“What sword and what scary lady?” I asked.
“Just before you got involved with us,” Virgil explained, “We rescued Jack’s daughter Lillith from a crazy town near Spokane. Cultists. Our benefactor for the mission had a price for getting us in and out safely. The Sword of Wrath.”
“Who was your benefactor?”
“Tenebriel, a rogue Knight of the Blackened Denarius currently riding a skin suit that used to be a Mossad Assassin.”
We walked back to the car in a haze. This situation was making for really strange bedfellows.
When we got back, we told Jack the bad news.
“Shit.” Jack said, “We might not have a choice.”
“Perhaps we could look at the Knife of Hunger again.” Kerouac said, “That might be safer than Tenebriel
Just thinking about fighting more outsiders gave me a headache. I did not want to end up a Ghoul party guest again for one. The odds against us made Vegas bookies drool for another. Nightmare beasts just fucked everything.
It meant that we needed all hands on deck. It meant a lot of meetings. A lot of talking. A lot of begging friends and almost friends into putting their lives on the line for everyone. A lot of breaking bread with people we would rather shoot repeatedly in very uncomfortable places.
It also meant I had to play robocaller. I was one of the only people with a working cellphone because Wizards nuke them by looking at them funny. I had to call my Dad. I had to call Craig. I had to call a lot of people to ask them to meet up. I had to describe the shit we were all in a dozen times and start sentences with, “Listen, asshole” a dozen more.
Then I had to play errand girl. I had to pick up pizzas and peace offerings. Then, I had to chauffer a 30-pound faerie in the shape of a cat to the Zoo on my back as I rode my bike through traffic..
“You sure this isn’t going to be a waste of time?” I asked the cat, who enjoyed his set of googles and the wind across his fur as we pulled into a spot.
It had better not be a waste of time since Kerouac spent an hour convincing us it was a good idea.
“It is an important card I have left to play.” Kerouac said, smiling even as the ride ended and he hopped off my motorcycle and onto my back like some kind of living scarf.
Last time I went to the zoo, I had to buy admission. This time, the people at the front took one look at the cat and let us right through. I thought I heard them exchange greetings, but it was in a language I don’t think anyone spoke outside of Europe or something.
“Have an Animaltastic Time!” the zittfaced teenager running the booth said as we passed through.
The Woodland Park Zoo looked on the outside and inside to be an ordinary zoo. Fun for the whole family. Smells that stuck with you. Animals you could only see in sealed paddocks and enclosures. Lots of signs telling you to not feed the animals or the birds that no one listened to.
In reality, it was exactly that…but it was also a prison. A minimum-security prison for the Summer Faeries. Mostly mortals and near-mortals that had broken a bargain. Idiots punished for breaking a faerie promise. All of them turned into animals and put into the zoo with the rest of the animals.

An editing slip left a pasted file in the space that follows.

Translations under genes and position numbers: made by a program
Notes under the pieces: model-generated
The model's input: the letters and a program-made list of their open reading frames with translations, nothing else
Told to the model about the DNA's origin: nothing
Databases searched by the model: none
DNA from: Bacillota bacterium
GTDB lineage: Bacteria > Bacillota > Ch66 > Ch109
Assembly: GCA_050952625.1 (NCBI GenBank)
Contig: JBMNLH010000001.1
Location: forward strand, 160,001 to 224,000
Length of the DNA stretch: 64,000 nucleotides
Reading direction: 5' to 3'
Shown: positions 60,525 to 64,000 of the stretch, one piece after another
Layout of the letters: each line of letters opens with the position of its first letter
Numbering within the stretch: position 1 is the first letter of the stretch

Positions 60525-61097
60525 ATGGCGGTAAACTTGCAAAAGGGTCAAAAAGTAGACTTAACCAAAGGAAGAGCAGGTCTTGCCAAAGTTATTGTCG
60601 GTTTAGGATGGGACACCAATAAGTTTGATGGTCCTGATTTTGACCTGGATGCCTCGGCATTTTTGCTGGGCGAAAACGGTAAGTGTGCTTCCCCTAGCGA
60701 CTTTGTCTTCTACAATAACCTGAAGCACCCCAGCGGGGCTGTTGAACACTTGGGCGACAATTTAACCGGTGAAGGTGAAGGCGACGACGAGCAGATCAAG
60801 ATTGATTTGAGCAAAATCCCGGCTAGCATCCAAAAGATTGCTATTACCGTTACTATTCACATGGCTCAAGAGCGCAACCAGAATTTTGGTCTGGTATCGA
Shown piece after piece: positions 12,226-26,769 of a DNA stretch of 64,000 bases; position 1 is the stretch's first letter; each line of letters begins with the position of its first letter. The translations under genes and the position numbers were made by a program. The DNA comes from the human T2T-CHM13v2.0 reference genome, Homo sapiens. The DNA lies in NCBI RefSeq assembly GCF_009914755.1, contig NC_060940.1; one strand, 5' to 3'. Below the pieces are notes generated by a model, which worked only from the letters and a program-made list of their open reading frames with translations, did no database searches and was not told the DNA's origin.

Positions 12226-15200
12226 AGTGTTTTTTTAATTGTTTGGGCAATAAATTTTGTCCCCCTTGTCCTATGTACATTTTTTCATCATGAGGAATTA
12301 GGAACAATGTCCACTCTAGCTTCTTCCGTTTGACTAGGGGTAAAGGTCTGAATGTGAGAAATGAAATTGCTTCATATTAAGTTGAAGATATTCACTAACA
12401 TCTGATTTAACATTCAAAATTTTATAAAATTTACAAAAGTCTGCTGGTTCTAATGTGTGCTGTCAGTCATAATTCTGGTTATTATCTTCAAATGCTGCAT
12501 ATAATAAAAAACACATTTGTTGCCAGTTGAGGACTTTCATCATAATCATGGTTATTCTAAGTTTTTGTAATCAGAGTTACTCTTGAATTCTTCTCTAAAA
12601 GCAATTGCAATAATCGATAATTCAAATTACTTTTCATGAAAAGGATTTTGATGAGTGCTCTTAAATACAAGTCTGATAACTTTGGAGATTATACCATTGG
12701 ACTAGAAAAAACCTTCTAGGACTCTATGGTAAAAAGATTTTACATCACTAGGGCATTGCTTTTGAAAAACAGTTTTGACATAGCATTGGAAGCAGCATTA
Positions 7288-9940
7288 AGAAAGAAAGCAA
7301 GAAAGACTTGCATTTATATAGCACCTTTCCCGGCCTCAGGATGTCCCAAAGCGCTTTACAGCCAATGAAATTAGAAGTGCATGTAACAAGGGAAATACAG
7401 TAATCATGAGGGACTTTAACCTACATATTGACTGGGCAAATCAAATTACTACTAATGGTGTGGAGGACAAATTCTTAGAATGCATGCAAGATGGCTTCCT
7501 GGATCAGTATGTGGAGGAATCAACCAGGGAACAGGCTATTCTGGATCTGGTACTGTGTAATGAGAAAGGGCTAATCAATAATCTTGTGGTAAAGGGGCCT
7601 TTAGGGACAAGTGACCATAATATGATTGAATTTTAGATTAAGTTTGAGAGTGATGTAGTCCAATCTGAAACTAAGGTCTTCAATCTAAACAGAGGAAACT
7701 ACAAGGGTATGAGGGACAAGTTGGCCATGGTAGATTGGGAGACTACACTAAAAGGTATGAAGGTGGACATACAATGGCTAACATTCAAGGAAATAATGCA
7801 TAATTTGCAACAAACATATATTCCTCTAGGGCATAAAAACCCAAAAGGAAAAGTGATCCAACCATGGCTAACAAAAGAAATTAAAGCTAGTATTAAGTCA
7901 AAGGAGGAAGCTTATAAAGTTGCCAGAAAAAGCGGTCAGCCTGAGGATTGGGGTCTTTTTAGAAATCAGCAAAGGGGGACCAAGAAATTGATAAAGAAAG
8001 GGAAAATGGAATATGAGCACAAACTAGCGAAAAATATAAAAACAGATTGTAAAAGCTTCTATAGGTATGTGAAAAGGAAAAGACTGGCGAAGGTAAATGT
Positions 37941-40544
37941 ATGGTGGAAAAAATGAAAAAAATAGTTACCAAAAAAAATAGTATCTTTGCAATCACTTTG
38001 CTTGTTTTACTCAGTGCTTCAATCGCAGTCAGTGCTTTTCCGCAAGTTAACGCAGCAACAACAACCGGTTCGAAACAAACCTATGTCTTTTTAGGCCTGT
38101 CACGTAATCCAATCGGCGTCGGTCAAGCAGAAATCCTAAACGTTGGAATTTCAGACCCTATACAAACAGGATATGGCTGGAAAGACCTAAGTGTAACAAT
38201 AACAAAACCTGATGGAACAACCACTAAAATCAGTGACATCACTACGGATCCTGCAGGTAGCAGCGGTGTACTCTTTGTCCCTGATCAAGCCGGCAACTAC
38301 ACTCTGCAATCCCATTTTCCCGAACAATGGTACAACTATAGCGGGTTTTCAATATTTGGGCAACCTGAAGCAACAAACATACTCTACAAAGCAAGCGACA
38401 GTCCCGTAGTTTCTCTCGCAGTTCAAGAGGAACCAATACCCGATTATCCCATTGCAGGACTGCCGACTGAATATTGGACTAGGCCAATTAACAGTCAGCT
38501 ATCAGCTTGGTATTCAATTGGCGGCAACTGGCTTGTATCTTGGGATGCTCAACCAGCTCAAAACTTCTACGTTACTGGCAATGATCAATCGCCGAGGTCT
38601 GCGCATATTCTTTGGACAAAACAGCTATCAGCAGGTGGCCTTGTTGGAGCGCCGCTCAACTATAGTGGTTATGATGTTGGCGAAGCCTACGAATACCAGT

Don’t piss off a faerie at some of the worst.
We found who we had come to see waiting for us. She looked like a zoo administrator. A suit more expensive than my bike and hair that must have cost half that price. A smile that was bewitching and inviting.
But my eyes and scion senses saw past the veneer and saw the truth. The warden of Woodland Park. A sidhe of the Summer Court.
“Kerouac,” Warden Mayberry said, “So nice of you to visit. Would you like to speak to a prisoner?”
“We are here for business of a different nature, unfortunately.” Kerouac said.
“Whatever is the issue?”
“We are up to our necks in outsiders.” I said, “We need some muscle.”
We explained the situation as much as we dare, careful in what details we shared.
“Concerning to be sure.” Mayberry said, “But outside our responsibility. We are a prison, not a mercenary service, my lord.”
Kerouac let out a long purr, “The situation presents an opportunity for the court…and for your charges.”
“Warden,” I said, “Do you understand the concept of…work release programs in faerie?”
“A form of temporary parole for the purpose of labor.” She said.
“It has been done in the past.” Kerouac said.
“It has.” Mayberry agreed, “But for what in exchange?”
Kerouac put on his Cheshire grin and nodded to me. Better the Warden hear it from me, the mortal.
“Wizard Youngblood and Mab have authorized an exchange of debts. If the Summer Court could help us in protecting the gates, we will support the Court’s representation on the Conclave of Emerald.”
Just saying it made me taste bile. Giving Summer a seat on the conclave was a major play way above my paygrade. It would change the balance of power in Seattle.
But, we needed the manpower.
“Such a victory,“ Kerouac said, “Would be a victory for the court. A victory worthy of a queen’s notice.
Mayberry responded by making a short sound only dogs could hear.
“Mab has offered an exchange of debts for aid?”
“Cash on the barrelhead.” I said, “A blank check more or less. I swear on my ancestors that the offer is real.”
“We will not directly exchange favors with winter, what you do with your own debts either way with them are not our business, but a seat on the council in exchange for labor beyond my control? That offer will be considered. I make no promises. Perhaps an agreement can be made to personally release prisoners to Kerouac.”
“Thank you, Warden.” I said, “There will be a meeting of a Conclave on the morrow. Be there or be square.”
We finished pleasantries and left. On our way out, I clocked more than a few of the animals in the enclosures giving me an eager stare. They heard what we said. They had heard the hope.
Let’s hope we weren’t turning their dime in the zoo into a trip to the gas chamber.